Autism is a developmental illness that strikes early in life, creating profound deficits in affected people's ability to appreciate social aspects of life. As a result of their language, sensory and empathy deficits, even relatively high functioning people with autism are not able to develop in the usual spontaneous manner, and typically end up with a variety of significant developmental social and communicative deficits in later life:
- Problems with Figurative Language. People with mild cases of autism end up having life-long difficulty navigating through social situations, but are likely to develop language and to be able to function independently to some extent. Though they can use language to communicate with other people, their use of language is stunted and lacking in finesse. Their core communication deficits make it impossible for them to learn language in the normal manner which relies heavily on social context and non-verbal communications. Instead, they must learn language intellectually. Because of this they are highly literal in how they use and understand language, in stark contrast to the figurative manner in which most other people use language. People with autism often have difficulty starting conversations, or easily participating in conversations that others start. Small talk is all but impossible for them. Sarcasm and irony and other forms of communication where one thing is said while another is meant are completely lost on them. They lack an appreciation for body language and nonverbal communication, and thus cannot pick up on hints and clues that people drop to indicate interest or disinterest. Idioms and figurative language are particularly difficult. If you were at a party and said, "I've got to go see a man about a horse" to indicate that you needed to visit the restroom, a person with autism would literally think you were going to see a man about a horse. Similarly, the use of a phrase like, "all his oars aren't in the water", to describe someone's lack of good judgment or intelligence would likely sail over the head of an person with autism. Only thorough deliberate introduction of figurative language in a therapeutic context can people with autism learn to use figurative language.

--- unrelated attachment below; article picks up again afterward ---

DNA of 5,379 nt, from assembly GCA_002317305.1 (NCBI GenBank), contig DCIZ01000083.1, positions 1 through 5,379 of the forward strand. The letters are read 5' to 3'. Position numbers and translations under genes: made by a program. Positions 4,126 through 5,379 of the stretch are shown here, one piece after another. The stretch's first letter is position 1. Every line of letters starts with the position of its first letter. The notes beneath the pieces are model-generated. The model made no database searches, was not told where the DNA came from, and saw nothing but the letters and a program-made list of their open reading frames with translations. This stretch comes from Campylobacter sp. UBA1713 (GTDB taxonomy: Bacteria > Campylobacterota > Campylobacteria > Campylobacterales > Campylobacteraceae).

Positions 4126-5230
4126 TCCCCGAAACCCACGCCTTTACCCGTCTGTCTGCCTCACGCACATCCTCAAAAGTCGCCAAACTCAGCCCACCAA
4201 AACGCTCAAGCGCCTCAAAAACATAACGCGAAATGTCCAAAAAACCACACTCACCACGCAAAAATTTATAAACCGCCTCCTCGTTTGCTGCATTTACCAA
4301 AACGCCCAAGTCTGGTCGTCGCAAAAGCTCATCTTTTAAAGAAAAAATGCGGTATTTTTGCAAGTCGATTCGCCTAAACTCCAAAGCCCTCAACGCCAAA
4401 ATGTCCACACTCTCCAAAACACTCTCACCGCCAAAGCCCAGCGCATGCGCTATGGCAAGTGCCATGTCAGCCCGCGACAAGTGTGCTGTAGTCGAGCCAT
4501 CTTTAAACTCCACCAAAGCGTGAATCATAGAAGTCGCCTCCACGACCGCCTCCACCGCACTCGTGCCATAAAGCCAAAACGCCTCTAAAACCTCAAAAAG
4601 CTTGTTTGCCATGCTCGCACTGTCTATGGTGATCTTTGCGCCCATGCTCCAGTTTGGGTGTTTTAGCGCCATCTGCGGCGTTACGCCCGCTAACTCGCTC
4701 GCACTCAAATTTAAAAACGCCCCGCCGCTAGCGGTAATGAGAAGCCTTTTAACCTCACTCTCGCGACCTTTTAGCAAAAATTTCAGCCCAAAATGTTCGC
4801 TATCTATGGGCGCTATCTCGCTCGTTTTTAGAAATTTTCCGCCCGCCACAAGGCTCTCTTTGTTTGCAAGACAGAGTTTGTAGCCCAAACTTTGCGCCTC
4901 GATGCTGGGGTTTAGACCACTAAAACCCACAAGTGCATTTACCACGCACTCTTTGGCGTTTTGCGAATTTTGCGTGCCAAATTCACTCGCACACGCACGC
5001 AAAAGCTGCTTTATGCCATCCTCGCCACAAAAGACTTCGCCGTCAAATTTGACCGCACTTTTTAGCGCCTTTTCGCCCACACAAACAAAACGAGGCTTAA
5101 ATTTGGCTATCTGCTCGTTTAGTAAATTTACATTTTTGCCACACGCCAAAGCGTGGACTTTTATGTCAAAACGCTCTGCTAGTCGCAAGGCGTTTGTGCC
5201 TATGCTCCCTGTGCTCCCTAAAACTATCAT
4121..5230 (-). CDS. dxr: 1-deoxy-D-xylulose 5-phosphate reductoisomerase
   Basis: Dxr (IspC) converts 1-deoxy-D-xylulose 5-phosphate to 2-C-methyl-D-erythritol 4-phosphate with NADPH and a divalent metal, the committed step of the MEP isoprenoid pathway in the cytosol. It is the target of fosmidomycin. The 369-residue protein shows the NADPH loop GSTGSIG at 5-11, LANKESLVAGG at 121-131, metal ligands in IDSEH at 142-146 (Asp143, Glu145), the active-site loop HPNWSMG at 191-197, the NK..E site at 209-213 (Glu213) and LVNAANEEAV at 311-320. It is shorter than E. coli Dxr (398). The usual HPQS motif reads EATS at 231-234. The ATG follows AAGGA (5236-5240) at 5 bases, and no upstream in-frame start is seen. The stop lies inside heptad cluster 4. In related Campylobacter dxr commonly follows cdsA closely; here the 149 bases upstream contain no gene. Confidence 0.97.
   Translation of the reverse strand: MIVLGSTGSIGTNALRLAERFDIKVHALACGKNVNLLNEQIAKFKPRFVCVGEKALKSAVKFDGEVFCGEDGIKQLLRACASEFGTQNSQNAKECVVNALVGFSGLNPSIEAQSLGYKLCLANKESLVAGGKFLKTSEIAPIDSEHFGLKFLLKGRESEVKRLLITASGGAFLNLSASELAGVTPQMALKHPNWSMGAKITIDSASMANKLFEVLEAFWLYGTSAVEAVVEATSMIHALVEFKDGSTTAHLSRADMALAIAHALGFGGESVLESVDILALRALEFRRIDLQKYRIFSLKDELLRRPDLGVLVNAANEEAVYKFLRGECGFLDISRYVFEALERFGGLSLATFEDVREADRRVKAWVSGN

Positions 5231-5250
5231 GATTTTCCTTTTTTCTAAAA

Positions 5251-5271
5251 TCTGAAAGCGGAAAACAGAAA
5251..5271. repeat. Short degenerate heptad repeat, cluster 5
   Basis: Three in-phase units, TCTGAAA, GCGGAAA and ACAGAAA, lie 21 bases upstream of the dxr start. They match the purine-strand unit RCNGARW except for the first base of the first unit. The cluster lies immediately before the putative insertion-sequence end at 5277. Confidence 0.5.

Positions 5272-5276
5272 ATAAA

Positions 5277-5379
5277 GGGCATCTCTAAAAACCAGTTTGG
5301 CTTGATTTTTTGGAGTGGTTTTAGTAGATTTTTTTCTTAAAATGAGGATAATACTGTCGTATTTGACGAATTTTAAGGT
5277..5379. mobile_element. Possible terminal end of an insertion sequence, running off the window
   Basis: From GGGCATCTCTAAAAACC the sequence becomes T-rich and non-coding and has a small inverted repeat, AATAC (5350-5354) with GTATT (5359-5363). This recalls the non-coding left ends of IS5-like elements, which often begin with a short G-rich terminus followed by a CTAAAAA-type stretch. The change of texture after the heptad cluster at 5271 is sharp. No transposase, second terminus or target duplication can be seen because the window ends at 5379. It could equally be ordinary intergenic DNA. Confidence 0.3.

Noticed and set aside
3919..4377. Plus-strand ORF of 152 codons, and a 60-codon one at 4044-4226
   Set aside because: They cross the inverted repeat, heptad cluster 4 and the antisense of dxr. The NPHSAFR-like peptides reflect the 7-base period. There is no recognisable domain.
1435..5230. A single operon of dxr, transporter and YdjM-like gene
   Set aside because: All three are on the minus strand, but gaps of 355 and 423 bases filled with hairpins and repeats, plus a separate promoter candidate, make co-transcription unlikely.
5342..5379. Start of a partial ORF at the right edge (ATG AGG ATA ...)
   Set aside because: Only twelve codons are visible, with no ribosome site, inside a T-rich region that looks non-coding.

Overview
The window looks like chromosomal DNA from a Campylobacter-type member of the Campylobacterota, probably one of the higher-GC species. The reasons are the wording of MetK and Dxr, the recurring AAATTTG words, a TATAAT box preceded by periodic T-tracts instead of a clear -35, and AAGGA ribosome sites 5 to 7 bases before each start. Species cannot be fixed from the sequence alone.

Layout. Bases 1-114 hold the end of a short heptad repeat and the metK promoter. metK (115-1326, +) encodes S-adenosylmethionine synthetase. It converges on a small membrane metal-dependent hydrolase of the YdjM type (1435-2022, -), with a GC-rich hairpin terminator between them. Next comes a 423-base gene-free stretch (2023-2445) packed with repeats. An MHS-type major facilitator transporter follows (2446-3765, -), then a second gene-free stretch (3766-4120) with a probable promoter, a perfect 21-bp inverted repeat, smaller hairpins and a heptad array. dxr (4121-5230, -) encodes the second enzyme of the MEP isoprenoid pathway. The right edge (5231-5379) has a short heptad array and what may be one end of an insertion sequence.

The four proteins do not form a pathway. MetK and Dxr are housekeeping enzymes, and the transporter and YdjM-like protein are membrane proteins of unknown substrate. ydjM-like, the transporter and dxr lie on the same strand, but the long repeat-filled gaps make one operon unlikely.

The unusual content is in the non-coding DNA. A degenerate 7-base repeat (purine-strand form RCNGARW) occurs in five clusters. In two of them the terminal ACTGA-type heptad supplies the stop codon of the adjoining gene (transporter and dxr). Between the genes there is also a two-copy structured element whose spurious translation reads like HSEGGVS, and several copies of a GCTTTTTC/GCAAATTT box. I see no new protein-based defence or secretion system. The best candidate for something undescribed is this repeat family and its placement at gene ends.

- Stilted, Scripted Conversation. In addition to difficulty with figurative language, people with mild autism show other communication deficits. Their conversation tends to come across as "scripted", pedantic, artificial or somehow inauthentic or unspontaneous. They are likely to speak in a monotone, and to sound monotonous. There is little animation to their speech. Some people with autism engage in "TV talk", literally reciting entire scripts of dialog from television programs, commercials and movies. Others will talk incessantly about particular areas of interest, quite blind all the while to social cues their audience may be sending that they are coming across as boring.
- Social Isolation. People with autism's difficulty communicating leads them to become highly socially isolated, encapsulated in their own private mental worlds, and all but completely unaware of their surroundings. This tendency towards isolation is particularly a problem for the more severe cases of autism whose communication deficits are more profound, and who have fewer resources for appreciating the existence of or reaching out towards the social world. People with autism will often resist interaction with other people who try to communicate with them. They may fixate on objects or parts of objects and advert their eyes from other people. They may require several prompts before they will even respond to their names.
The most severe cases of autism are completely isolated. They may not use language at all, or they may be very limited in their ability to communicate. Such individuals do not respond when prompted. They often tantrum when others try to interact with them. They seem unable to stop their self-stimulatory behaviors and may even become aggressive, causing injury to themselves or others. People with very severe autism may require around-the-clock supervision and/or institutionalization.
Autistic deficits are varied, complicated and perplexing, affecting people with autism in fundamental and profound ways and making it all but impossible for them to interact socially. As a result of these deficits, people with autism are deprived of their natural ability to physically interact, socialize and communicate with others.